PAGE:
However, my main point was that any connection of language and skills (circa 'we are smart because we have language') has been based on long term studies of how humans evolved. Needless to say, all modern humans are skilled to continue passing their findings to next generations!

3) I am aghast by proliferation of coaching classes and their negative impact, for example, people who got good ranks due to coaching classes, may do badly afterward. Also, they tend to skew opportunities in the favor of cities.

However, testing for language skills is just wrong since it would not serve any purpose (urban students will do better at English than Tamil students will do at Tamil).

-- continued --

prochot said...

4) Now, one can argue that language test is not to equalize opportunities, but, rather needed to find best people suitable for IIT. I think this was the point Webminer was trying to make. This argument is equally flawed, as I explained in point 4 of my first comment.

5) Contrary to what you say, I have not made any unsubstantiated generalization.
For example, "English mode of education is one of the BIG factors why India has done so well": IT sector has played a huge role in India’s development in last 20 years from curtailing corruption to ensuring fair elections. The primary reason behind flourishing Bangalore is good work done by IIT alumnus in the Silicon Valley, which was enabled by good education as well as Indians being good at English. For example, I do not know any 1st generation Chinese entrepreneurs in USA (doesn't mean there are none, just fewer), but I know several such Indians. In summary, English mode of education was indeed a BIG factor.

Similarly, lack of English is indeed one of (note, I said one of, not the) the reasons Germany is doing badly. I know several people firsthand who are trying to migrate from Germany to elsewhere due to language problems.
To answer your questions: US is not faring well, in spite of English. China is doing so good, in spite of lack of English. English is not the defining feature of development, but it sure helps!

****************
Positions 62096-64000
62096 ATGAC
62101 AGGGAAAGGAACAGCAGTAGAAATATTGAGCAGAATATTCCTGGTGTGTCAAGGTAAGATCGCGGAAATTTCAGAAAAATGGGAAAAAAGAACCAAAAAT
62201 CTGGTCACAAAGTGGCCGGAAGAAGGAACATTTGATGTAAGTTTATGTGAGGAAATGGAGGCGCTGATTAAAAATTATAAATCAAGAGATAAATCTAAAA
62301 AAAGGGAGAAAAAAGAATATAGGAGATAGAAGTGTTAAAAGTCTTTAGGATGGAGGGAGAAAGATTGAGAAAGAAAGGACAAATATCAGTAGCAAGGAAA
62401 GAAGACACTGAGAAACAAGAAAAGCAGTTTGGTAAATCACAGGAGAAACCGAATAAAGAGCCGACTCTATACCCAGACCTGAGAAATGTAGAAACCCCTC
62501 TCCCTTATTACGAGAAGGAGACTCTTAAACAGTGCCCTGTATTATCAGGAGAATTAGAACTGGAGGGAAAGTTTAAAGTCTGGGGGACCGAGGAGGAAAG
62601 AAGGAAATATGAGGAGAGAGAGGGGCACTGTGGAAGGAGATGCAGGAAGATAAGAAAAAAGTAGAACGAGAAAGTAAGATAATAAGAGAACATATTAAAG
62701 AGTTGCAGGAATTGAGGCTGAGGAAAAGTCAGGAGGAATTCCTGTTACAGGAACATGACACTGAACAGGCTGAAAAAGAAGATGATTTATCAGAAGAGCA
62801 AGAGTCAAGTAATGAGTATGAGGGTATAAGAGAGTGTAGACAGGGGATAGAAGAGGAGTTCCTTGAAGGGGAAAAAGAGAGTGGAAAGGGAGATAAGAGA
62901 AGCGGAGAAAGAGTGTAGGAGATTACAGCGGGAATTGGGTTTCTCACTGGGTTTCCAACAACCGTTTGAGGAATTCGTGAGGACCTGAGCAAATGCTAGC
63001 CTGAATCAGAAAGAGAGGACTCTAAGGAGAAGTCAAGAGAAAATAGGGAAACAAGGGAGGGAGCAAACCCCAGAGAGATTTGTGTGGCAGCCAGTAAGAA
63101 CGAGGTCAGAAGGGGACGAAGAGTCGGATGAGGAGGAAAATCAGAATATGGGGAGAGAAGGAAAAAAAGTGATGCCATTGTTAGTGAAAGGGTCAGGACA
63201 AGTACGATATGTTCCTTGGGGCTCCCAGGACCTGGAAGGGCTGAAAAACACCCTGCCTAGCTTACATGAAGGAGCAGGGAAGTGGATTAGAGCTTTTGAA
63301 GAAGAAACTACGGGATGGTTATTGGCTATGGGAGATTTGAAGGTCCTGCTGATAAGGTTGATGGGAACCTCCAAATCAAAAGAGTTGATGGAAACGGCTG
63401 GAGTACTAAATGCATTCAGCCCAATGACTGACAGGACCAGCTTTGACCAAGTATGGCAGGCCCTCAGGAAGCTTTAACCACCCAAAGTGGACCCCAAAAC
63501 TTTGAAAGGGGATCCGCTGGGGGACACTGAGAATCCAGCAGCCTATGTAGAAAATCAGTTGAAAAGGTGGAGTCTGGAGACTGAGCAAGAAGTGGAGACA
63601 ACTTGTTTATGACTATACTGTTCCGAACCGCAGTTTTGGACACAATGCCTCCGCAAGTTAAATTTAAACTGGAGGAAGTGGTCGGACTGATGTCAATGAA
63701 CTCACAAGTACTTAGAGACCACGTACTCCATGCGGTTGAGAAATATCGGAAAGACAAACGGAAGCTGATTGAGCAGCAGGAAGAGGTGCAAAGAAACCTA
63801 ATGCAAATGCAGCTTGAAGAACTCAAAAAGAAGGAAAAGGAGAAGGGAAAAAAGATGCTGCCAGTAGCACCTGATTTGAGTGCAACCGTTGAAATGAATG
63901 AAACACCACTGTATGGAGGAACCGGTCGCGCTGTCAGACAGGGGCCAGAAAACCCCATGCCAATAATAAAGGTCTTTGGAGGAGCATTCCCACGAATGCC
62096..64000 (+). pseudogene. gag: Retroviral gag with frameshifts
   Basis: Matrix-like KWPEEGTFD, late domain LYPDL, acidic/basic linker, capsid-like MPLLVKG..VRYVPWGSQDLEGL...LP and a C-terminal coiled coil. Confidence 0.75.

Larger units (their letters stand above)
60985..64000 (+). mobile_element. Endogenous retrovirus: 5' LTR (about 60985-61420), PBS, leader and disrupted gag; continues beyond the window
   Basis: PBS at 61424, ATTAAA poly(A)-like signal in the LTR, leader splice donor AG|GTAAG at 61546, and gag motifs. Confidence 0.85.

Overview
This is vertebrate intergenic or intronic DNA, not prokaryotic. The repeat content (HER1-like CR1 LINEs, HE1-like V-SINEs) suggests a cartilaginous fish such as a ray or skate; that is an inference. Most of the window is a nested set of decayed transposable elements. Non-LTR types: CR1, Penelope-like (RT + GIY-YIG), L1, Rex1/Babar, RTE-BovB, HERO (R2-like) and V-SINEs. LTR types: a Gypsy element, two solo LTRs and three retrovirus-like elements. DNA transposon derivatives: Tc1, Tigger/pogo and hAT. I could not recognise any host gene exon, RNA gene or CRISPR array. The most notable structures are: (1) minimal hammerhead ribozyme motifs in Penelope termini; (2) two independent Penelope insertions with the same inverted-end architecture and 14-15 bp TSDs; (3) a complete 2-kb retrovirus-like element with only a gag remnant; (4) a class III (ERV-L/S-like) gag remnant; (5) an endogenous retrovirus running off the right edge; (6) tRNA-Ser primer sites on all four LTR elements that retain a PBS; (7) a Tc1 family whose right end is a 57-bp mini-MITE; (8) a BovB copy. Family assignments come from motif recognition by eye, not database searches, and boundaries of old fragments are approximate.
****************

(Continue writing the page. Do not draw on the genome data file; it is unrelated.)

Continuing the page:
6) To answer your primary question about how to make JEE more equitable to all: I have not yet thought of a foolproof way of doing so. JEE could do relative grading of students based on their environment. For example, a farmer's son scoring 80/100 is more deserving than my son scoring 90/100 (who had all the help in the world). The challenge will be identifying such classes (location, parents, parent's income etc.). Also, this will not be palatable to our politicians.

Regards!

Dheeraj Sanghi said...

@prochot, let us relook at your first set of comments.

Point number 1. You are not sure about it yourself. But to the extent you believe in this, let me suggest an analogy. Suppose I have read many books which say Hindi is great, and you have read many books which say Bengali is great. Can I conclude on the basis of my readings that Bengali is not great, and can you conclude from your readings that Hindi is not great. Obviously no. You can conclude Hindi is not great only if you explicitly do research or read some one's research concluding that Hindi is not great. Same way, you may have read a lot about importance of communication in different contexts, but your not reading about language being a tool for thought does not mean you can deny it.

Point Number 2: No one has denied it on this blog/comments. The point of the blog has been that besides external communication, language is important for thinking of ideas.

Point Number 3: No one has contested it either.

Point Number 4: No one has suggested that medium of instruction in technical fields should not be English. Of course, your example of Germany is very naive. I mean, for 50 years, the country has grown so fast. But if it is not doing well for 5 years, you will blame lack of English for it, when there are so many examples of various non-English countries growing well, and English speaking countries not doing well.

So, the way I look at it is that almost all of what you are saying is orthogonal to what is written in the blog, but based on such statements, you are willing to use strong words as "horrible idea."

So there is no premise, there is no logic, but there is a strong conclusion.